What could seem less inviting than summer in the desert? For most people, this prospect conjures up the image of relentless heat and parched earth; for biologist John Alcock, summer in Arizona's Sonoran Desert represents an opportunity to investigate the wide variety of life that flourishes in one of the most extreme environments in North America. "Only very special plants and animals can survive and reproduce in a place that may receive as little as six inches of rain in a year," observes Alcock, "a place where the temperature may rise above one hundred degrees each day for months on end."
Yet he and other biologists have discovered here startling signs of life hidden in plain view under the summer sun: - male digger bees compete to reach virgins underground during the early summer mating season; - the round-tailed ground squirrel goes about its business, sounding alarm calls when danger threatens its kin; - the big-jawed beetles Dendrobias mandibularis emerge in time to feast on saguaro fruits and to use their mandibles on rival males as well; - Harris's hawks congregate in groups, showing their affinity for polyandry and communal hunting; - robberflies mimic the appearance of the bees and wasps on which they prey; - and peccaries reveal the adaptation of their reproductive cycle to the desert's seasonal rains. The book's 38 chapters introduce readers to these and other desert animals and plants, tracing the course of the season through activities as vibrant as mating rituals and as subtle as the gradual deterioration of a fallen saguaro cactus.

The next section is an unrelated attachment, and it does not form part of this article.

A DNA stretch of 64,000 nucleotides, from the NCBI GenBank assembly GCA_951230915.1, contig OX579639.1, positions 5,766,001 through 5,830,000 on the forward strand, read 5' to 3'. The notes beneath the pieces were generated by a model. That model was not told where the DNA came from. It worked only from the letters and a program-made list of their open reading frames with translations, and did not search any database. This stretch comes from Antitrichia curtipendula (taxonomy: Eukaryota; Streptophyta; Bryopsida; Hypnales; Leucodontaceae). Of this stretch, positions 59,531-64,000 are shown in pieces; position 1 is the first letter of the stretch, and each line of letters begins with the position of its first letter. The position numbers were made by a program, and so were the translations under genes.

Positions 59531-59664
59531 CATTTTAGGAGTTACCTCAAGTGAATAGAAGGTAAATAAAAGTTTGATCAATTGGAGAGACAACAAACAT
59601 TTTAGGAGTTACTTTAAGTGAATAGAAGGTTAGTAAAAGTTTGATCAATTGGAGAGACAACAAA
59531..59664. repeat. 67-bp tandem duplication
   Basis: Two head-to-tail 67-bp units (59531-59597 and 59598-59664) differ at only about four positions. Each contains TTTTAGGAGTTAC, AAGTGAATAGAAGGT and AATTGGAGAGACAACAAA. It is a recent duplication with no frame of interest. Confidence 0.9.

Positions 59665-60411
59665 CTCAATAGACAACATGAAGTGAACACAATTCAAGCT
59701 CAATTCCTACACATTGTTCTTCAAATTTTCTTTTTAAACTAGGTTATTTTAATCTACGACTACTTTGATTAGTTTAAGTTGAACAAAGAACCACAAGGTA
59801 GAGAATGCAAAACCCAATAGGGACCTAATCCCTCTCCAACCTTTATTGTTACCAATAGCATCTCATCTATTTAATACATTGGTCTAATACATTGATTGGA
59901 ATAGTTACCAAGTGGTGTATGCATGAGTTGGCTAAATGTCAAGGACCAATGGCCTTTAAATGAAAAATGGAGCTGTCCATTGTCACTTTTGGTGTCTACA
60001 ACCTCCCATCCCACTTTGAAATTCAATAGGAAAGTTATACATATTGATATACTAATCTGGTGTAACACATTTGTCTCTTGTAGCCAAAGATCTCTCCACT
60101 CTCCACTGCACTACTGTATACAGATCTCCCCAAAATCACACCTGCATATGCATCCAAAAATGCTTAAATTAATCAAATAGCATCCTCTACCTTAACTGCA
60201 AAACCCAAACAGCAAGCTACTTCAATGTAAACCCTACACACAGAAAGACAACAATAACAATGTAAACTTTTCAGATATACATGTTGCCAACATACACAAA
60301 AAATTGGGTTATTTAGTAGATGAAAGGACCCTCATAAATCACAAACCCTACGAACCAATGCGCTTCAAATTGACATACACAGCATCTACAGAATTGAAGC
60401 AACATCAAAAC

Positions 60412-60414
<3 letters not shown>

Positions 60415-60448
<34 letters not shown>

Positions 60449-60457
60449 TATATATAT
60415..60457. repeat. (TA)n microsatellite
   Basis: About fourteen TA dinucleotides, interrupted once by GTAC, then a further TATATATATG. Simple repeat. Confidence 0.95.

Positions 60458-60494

Enhanced by the line drawings of Marilyn Hoff Stewart, Sonoran Desert Summer is both an account of how modern biology operates and a celebration of the beauty and diversity that can be found in even the most unpromising places.